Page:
High blood pressure in young adulthood linked to cognitive decline in middle age

In a new study, researchers found that people who experienced relatively high blood pressure during young adulthood also experienced strong declines in cognitive function and gait in midlife (approximately 56 years old).

The research was conducted by a team at Northwestern University and Tel Aviv University.

High blood pressure, or hypertension, affects everything from your arteries to your kidneys, from eyesight to sexual function.

Among older adults, high blood pressure is also linked to cognitive decline as a result of interrupted blood flow to the brain, as well as strokes, heart attacks, and impaired mobility.

For the study, the researchers assessed the blood pressure, gait and cognition of 191 participants from a community-based cohort of young individuals followed over 30 years.

They found that the deleterious effects of elevated blood pressure on brain structure and function begin in early adulthood.

Higher cumulative blood pressure was linked to slower walking speed, smaller step length, and higher gait variability.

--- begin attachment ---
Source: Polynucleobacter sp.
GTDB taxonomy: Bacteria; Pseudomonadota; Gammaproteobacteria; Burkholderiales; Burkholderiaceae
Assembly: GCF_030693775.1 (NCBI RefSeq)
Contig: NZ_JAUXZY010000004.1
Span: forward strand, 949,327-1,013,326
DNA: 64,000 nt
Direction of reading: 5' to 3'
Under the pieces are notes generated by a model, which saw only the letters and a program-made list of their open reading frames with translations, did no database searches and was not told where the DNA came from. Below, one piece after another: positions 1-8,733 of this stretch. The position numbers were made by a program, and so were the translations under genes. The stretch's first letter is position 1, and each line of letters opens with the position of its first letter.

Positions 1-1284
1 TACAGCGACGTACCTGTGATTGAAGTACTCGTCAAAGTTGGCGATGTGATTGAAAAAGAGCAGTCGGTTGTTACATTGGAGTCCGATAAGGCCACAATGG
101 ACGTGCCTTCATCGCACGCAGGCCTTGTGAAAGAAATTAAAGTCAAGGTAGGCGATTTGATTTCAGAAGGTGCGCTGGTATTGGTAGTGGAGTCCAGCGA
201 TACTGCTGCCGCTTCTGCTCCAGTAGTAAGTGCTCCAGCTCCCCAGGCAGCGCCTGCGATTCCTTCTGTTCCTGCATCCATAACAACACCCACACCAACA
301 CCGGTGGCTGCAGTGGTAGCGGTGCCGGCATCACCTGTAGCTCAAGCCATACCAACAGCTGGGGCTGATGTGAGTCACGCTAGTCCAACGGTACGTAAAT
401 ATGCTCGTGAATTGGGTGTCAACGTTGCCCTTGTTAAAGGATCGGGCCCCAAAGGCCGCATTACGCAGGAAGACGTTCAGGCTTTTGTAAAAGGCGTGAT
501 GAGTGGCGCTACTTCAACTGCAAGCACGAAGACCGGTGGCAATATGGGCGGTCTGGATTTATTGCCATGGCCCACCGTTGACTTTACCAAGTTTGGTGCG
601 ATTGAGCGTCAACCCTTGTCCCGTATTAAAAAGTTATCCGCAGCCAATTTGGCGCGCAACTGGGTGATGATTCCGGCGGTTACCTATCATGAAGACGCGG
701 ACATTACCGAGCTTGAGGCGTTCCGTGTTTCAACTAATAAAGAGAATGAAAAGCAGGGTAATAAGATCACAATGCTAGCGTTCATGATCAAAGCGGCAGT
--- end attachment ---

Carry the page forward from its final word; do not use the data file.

Higher cumulative blood pressure was also linked to lower cognitive performance in the executive, memory and global domains.

This demonstrates the need for preventive measures of high blood pressure even at this early age.

Previous research has shown that poor gait and cognitive function among older adults are associated with and predict multiple adverse health outcomes like cognitive decline, dementia, falls and death.

This study shows that the time to treat high blood pressure and to minimize future changes in gait and cognition is much earlier—decades earlier—than previously thought.

In addition, the study suggests that gait impairment may be an earlier hallmark of hypertensive brain injury than cognitive deficits.

One author of the study is Prof. Farzaneh A. Sorond.

The study is published in Circulation.

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